The United States, as in most countries in the developed world, does not have a central government agency entrusted with determining pharmaceutical policy and allocating funds to drug development and drug distribution. Most of the drugs that are prescribed in the United States, as well as in other countries, are developed by for-profit pharmaceutical companies that operate in response to market forces. However, Continue reading
This week’s post is about the problem of product liability in pharmaceutical policy, an issue that I have not discussed since my first posts on this blog in February. Boerhinger-Ingelheim’s drug Pradaxa (dabigatran) is a “thrombin inhibitor,” an anticoagulant drug used to prevent strokes and embolisms in patients with atrial fibrillation or other conditions that put them at high risk for stroke. One of the principal selling points of Pradaxa and other direct thrombin inhibitors is that their recommended use does not monitoring patient’s blood levels of the drug, unlike the much older drug Coumadin (warfarin) which is used for the same purpose but has a different mechanism of action and requires individual dosing and monitoring. Pradaxa has been the subject of very interesting news this past week, initiated by an article by Deborah Cohen, M.D. in the British Medical Journal (BMJ) entitled: Concerns over data in key dabigatran trial. Accompanying the article was a feature editorial with the even more attention-grabbing title: Dabigatran: how the drug company withheld important analyses Continue reading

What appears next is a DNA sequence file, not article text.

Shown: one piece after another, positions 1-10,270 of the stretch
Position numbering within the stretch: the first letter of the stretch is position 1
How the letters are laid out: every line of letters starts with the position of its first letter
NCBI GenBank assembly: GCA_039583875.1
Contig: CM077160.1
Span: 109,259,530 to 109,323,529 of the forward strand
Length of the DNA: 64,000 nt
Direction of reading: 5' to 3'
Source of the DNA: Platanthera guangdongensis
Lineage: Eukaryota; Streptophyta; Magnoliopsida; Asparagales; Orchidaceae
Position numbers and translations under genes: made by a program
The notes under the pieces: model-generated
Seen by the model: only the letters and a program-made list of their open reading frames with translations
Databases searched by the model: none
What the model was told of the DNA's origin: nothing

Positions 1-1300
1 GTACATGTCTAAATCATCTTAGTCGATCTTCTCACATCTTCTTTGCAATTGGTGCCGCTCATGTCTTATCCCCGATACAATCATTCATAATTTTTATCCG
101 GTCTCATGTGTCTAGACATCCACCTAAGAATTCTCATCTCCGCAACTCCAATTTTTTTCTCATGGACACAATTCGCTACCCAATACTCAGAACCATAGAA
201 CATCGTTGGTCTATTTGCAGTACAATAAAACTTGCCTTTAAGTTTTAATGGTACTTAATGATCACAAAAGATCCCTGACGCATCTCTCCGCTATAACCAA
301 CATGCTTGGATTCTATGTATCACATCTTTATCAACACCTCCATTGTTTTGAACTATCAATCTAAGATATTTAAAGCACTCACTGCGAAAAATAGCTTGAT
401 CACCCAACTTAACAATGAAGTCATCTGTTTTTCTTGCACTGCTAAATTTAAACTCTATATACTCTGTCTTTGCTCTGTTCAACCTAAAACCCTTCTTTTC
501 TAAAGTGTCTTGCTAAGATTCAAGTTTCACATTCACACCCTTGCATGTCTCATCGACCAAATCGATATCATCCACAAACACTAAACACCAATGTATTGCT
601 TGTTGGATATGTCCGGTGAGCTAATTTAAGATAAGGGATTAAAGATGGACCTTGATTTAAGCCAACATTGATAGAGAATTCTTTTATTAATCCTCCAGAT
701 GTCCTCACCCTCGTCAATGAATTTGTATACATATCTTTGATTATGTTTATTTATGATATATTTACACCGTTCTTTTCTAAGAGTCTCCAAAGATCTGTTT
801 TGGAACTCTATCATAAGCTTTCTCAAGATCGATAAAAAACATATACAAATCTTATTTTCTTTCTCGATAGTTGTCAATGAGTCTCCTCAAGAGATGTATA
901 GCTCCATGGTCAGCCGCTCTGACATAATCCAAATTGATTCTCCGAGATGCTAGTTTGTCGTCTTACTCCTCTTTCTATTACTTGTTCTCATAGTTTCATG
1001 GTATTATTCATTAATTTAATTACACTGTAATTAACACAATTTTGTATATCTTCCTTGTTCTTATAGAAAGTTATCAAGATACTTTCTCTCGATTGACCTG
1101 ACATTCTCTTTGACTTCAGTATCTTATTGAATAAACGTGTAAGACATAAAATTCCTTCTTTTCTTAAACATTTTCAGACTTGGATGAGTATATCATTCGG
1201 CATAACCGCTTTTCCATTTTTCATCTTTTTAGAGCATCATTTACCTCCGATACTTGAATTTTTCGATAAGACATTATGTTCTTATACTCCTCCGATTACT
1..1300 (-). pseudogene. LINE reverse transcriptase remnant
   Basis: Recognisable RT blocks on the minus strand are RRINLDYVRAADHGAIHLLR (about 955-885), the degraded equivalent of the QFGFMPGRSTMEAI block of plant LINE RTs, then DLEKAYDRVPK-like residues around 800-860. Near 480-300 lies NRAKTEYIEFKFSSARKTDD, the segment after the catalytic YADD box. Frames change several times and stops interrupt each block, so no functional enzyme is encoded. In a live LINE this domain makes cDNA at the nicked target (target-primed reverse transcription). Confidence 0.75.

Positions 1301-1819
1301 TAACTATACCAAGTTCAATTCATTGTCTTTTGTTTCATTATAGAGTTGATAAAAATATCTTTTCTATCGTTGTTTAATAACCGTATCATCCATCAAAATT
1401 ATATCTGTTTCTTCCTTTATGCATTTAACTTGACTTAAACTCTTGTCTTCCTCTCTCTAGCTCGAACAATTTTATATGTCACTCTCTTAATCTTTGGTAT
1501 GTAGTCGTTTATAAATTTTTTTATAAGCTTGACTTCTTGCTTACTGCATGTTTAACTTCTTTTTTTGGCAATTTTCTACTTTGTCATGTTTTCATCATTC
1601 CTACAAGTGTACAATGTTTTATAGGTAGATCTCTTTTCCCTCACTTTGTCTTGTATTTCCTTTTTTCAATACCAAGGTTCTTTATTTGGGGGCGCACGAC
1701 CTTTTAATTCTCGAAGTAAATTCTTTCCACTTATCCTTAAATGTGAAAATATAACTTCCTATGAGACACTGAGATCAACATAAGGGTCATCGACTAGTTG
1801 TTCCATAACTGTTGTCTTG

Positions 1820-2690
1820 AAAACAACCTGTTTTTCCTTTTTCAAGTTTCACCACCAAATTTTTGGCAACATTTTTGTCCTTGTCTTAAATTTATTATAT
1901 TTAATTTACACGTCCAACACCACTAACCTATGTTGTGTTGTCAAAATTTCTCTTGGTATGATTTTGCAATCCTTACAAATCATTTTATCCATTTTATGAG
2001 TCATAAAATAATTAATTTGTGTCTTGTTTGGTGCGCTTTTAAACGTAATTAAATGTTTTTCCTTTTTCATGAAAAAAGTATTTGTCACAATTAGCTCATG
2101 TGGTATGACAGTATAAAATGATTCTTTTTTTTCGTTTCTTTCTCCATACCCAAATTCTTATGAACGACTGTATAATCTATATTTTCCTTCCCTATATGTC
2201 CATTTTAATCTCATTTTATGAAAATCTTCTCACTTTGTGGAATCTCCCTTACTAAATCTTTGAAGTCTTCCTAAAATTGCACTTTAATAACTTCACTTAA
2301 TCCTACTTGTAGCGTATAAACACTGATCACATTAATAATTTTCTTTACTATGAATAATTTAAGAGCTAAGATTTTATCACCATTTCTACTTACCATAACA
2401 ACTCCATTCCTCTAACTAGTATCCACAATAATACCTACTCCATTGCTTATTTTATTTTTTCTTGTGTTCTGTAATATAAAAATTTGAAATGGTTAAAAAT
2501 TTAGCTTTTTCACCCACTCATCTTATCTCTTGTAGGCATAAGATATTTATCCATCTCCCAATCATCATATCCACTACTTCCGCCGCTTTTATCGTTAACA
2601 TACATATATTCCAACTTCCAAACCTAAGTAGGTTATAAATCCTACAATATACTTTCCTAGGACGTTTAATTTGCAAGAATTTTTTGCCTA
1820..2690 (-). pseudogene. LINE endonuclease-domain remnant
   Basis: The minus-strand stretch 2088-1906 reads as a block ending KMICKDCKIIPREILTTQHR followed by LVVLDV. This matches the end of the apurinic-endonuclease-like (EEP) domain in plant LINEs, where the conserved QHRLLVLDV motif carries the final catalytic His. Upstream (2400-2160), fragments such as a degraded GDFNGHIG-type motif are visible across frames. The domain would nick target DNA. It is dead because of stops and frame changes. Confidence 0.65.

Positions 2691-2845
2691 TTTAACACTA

After last week’s foray into patents and pharmaceutical policy, which is perhaps the most technical and specialized area of pharmaceutical policy, I will return to the never-ending story of pharmaceutical prices and the controversy over Sovaldi, Gilead’s break-through Hepatitis C drug. Sovaldi has a “sticker price” of $84,000 for a 12-week course of treatment, at the end of which 90% or more of patients would be expected to be cured. Since Sovaldi is a pill that is given once a day, the 12-weeks of treatment means that there are 84 daily doses. The math is easy, even if the price, unlike the pill, is hard to swallow–$1,000 per pill. The drug has been a huge financial success for Gilead, which reported $2.274 billion in sales in just the first quarter of 2014. However, the backlash has been equally huge. In a rare display of bipartisanship in Washington, Senator Ron Wyden (D.-Ore), the Chair of the Senate Finance Committee and Senator Chuck Grassley (R.-Iowa), the Ranking Member of the Finance Committee, sent a demand for information concerning the development costs of Sovaldi and Gilead’s pricing decision. However, even more than the investigation by two senior senators, the impetus for today’s post came from the blog RxObserver, which featured a post entitled Sovaldi: A Poster Child for Predatory Pricing sic Before discussing the epithet “predatory pricing,” the perspective of RxObserver requires a bit of explanation. RxObserver is a site that primarily provides the views of pharmaceutical benefit managers (PBMs), or as the blog itself states its purpose: “the Clearinghouse of the Future for Pharmacy Benefits.” It is, in general, a very high-quality blog, with an editorial staff composed primarily of well-recognized academic and government experts in health care policy. I regularly read it and find it useful, although I was taken aback by that “predatory” epithet.